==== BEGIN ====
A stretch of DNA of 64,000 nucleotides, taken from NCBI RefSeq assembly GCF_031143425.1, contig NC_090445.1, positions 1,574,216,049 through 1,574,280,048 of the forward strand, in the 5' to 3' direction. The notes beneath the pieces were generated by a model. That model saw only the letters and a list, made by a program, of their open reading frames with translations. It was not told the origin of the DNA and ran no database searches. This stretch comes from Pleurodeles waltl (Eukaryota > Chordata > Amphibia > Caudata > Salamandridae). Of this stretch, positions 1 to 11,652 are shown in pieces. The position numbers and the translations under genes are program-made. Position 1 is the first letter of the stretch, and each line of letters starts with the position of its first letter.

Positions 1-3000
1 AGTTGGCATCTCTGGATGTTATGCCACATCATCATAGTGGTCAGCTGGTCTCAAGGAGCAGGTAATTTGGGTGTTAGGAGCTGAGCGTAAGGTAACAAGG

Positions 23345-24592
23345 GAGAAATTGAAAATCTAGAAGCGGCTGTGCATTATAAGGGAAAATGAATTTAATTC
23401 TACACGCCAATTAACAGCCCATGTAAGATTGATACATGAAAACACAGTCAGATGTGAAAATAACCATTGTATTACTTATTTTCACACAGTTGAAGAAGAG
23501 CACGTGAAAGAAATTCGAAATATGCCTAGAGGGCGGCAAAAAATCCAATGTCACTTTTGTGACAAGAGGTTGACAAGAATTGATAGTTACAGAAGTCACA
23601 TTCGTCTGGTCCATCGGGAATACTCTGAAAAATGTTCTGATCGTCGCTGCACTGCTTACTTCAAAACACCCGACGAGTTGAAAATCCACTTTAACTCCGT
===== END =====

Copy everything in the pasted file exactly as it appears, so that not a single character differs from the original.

A stretch of DNA of 64,000 nucleotides, taken from NCBI RefSeq assembly GCF_031143425.1, contig NC_090445.1, positions 1,574,216,049 through 1,574,280,048 of the forward strand, in the 5' to 3' direction. The notes beneath the pieces were generated by a model. That model saw only the letters and a list, made by a program, of their open reading frames with translations. It was not told the origin of the DNA and ran no database searches. This stretch comes from Pleurodeles waltl (Eukaryota > Chordata > Amphibia > Caudata > Salamandridae). Of this stretch, positions 1 to 11,652 are shown in pieces. The position numbers and the translations under genes are program-made. Position 1 is the first letter of the stretch, and each line of letters starts with the position of its first letter.

Positions 1-3000
1 AGTTGGCATCTCTGGATGTTATGCCACATCATCATAGTGGTCAGCTGGTCTCAAGGAGCAGGTAATTTGGGTGTTAGGAGCTGAGCGTAAGGTAACAAGG

Positions 23345-24592
23345 GAGAAATTGAAAATCTAGAAGCGGCTGTGCATTATAAGGGAAAATGAATTTAATTC
23401 TACACGCCAATTAACAGCCCATGTAAGATTGATACATGAAAACACAGTCAGATGTGAAAATAACCATTGTATTACTTATTTTCACACAGTTGAAGAAGAG
23501 CACGTGAAAGAAATTCGAAATATGCCTAGAGGGCGGCAAAAAATCCAATGTCACTTTTGTGACAAGAGGTTGACAAGAATTGATAGTTACAGAAGTCACA
23601 TTCGTCTGGTCCATCGGGAATACTCTGAAAAATGTTCTGATCGTCGCTGCACTGCTTACTTCAAAACACCCGACGAGTTGAAAATCCACTTTAACTCCGT